The countdown clock in the hall of the Capitol in Hartford shows time ticking away on the current legislative session. But, time is running out for more than just our lawmakers—the clock is also running for Connecticut residents who need help quitting smoking. For every hour that passes on that clock, 50 people will die in the US due to smoking related illnesses.
Smoking cessation programs work and reduce death and disease. Connecticut is shamefully one of four states in the country that does not pay for any smoking cessation treatment for its Medicaid population.
We share this dubious distinction with Missouri, Tennessee and Georgia. Every other state helps its citizens get off this addictive drug.
We spend an enormous amount of money in Connecticut on treating smoking related diseases and conditions. Some estimates put that number at $2 billion annually.
It is not just the cost for individual smokers; it is also people in their homes and at work. It is second hand smoke that affects others; it is asthma for children, and increased heart attacks for adults. Smoking related diseases are the single most preventable cause of death in our society.
Connecticut was in the forefront of tobacco policy when the legislature authorized the coverage of smoking cessation programs for Medicaid recipients in 2002. But the sad irony is that they have never funded it, despite a fiscal study prepared at their request in 2006 and a Medicaid reimbursement waiver that would return 62 cents on every dollar spent. And now they want to blame the fiscal crisis as another reason not to fund it.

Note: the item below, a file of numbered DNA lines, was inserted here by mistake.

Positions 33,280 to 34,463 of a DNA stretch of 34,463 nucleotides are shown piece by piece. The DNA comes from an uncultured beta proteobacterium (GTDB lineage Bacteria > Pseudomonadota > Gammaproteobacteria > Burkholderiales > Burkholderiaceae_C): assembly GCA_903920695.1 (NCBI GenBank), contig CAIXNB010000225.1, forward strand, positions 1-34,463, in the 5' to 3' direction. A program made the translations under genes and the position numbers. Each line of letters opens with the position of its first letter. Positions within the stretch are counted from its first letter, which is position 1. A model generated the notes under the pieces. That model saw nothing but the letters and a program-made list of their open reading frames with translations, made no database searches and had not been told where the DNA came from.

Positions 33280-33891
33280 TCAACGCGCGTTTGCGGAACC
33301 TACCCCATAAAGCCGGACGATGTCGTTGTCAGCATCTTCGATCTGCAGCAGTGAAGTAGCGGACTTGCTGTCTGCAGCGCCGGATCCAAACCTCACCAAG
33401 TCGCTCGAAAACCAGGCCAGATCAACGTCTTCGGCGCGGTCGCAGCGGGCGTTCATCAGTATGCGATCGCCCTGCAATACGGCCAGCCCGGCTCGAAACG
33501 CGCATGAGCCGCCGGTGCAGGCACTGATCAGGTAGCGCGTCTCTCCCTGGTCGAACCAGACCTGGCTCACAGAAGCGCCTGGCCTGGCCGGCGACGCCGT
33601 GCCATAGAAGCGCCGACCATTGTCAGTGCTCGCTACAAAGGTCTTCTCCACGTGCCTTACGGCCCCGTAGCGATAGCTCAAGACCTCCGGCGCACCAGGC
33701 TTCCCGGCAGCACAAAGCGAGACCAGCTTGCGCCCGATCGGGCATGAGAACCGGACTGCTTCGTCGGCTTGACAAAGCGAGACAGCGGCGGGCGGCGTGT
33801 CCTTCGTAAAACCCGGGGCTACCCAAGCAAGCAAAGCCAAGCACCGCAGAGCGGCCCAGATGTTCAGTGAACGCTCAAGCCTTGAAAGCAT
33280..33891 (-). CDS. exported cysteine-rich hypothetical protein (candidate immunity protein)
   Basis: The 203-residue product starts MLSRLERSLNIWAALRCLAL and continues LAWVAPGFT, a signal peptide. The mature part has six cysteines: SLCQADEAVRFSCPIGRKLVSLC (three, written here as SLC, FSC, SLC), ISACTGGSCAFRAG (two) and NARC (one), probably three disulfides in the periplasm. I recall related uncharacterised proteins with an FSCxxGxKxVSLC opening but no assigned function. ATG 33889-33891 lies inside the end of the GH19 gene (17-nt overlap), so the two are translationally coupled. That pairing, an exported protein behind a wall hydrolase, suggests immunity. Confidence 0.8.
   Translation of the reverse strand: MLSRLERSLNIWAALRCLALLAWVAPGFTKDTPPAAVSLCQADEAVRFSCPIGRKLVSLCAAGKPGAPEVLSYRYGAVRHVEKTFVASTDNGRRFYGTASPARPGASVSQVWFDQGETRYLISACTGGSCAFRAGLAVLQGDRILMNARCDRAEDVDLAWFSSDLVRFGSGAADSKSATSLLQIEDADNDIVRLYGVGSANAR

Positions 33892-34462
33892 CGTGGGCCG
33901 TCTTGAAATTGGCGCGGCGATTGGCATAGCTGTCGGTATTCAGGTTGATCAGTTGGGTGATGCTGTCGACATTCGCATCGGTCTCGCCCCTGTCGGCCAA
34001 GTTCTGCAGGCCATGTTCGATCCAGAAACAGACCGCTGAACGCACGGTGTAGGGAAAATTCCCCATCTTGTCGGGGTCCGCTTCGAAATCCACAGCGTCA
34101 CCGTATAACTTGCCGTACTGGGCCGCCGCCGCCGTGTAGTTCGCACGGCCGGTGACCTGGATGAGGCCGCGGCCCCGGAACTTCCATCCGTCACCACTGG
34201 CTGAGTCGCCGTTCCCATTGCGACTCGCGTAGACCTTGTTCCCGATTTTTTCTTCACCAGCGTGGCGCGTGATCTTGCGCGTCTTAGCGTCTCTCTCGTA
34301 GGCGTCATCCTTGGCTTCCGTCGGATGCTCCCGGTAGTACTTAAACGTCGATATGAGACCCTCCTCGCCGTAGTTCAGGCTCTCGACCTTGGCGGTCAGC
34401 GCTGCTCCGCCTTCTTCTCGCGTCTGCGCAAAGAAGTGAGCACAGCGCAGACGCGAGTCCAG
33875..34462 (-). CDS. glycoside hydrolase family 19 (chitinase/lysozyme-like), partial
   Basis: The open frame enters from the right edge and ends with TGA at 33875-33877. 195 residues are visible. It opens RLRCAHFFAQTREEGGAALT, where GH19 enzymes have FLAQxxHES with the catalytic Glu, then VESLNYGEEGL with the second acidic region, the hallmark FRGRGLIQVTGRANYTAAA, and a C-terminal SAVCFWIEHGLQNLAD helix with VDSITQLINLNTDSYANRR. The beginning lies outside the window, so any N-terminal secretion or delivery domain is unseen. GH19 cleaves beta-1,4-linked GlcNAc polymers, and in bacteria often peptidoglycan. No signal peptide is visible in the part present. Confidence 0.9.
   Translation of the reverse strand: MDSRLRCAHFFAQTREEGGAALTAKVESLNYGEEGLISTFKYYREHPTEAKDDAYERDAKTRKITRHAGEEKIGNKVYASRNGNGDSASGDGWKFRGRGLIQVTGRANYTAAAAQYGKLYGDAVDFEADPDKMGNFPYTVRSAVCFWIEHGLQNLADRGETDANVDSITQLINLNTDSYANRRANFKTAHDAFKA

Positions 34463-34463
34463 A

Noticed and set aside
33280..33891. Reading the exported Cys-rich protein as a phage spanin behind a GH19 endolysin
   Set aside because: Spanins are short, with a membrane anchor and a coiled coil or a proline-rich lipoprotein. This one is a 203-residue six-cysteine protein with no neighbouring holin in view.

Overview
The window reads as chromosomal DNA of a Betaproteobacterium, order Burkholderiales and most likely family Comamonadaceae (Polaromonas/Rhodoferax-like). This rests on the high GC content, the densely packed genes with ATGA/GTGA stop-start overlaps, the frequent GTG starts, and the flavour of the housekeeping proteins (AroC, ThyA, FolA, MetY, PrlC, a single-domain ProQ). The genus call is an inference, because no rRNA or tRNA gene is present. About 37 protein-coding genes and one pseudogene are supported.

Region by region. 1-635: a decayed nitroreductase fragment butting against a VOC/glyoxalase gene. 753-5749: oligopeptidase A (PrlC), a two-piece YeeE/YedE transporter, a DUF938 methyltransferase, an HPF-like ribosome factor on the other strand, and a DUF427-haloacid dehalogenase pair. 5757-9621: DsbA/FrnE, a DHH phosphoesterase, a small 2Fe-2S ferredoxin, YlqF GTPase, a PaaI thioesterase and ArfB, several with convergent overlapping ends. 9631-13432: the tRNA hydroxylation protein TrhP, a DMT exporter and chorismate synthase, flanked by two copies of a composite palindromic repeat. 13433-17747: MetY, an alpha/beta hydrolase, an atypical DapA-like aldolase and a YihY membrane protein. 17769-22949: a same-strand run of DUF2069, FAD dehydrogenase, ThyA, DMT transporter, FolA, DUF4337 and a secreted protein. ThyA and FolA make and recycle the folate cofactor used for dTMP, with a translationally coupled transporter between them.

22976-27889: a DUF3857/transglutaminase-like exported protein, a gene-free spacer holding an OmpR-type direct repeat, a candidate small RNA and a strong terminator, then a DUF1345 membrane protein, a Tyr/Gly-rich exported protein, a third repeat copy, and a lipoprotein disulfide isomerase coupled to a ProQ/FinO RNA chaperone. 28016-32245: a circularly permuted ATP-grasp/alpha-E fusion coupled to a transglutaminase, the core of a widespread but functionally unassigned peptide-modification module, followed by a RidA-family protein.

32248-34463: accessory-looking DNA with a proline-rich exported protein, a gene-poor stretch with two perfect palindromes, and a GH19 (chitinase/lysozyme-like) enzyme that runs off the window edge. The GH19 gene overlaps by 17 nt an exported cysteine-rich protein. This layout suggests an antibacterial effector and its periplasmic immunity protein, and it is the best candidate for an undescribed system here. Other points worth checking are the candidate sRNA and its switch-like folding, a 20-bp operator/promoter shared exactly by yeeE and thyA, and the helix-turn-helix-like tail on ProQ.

Connecticut lawmakers should look to Massachusetts for a model program that is quickly becoming the standard for the nation. In 2006, the Massachusetts legislature enacted a law providing a smoking cessation benefit for all Mass Health (Medicaid) subscribers. The “barrier-free” benefit includes: behavioral counseling, all FDA-approved medication and nicotine replacements and very low co-pays. In the first 2.5 years of implementation 75,000 Mass Health members used the benefit to try to quit smoking and the smoking rate fell 10 percent a year, from 38.2 percent to 28.3 percent. Their recent report also documented a 38 percent drop in heart attacks among the cessation benefit users, 17 percent fewer emergency department visits for asthma symptoms and 17 percent fewer claims for adverse maternal outcomes.
The average cost to treat a heart attack is $50,000. The average cost of smoking cessation treatment is $500. You don’t need to be a rocket scientist to figure out that a small investment can have a huge payoff in reducing health care costs.
The American Legacy Foundation estimated that within five years, Connecticut would realize annual savings of $91 million (2005 dollars) with a 50 percent decrease in smoking rates, and $18 million (2005 dollars) annually in Medicaid savings with a ten percent reduction in smoking.
Politics is the art of the possible. In a year when there are very few opportunities for the legislature to do the right thing, this is one that will save lives, and save money for the residents of Connecticut. The time is right, the time is now – and time is running out.
Patricia J. Checko is the Chairman of the MATCH (Mobilize Against Tobacco for Connecticut’s Health) Coalition and a former state and local health official.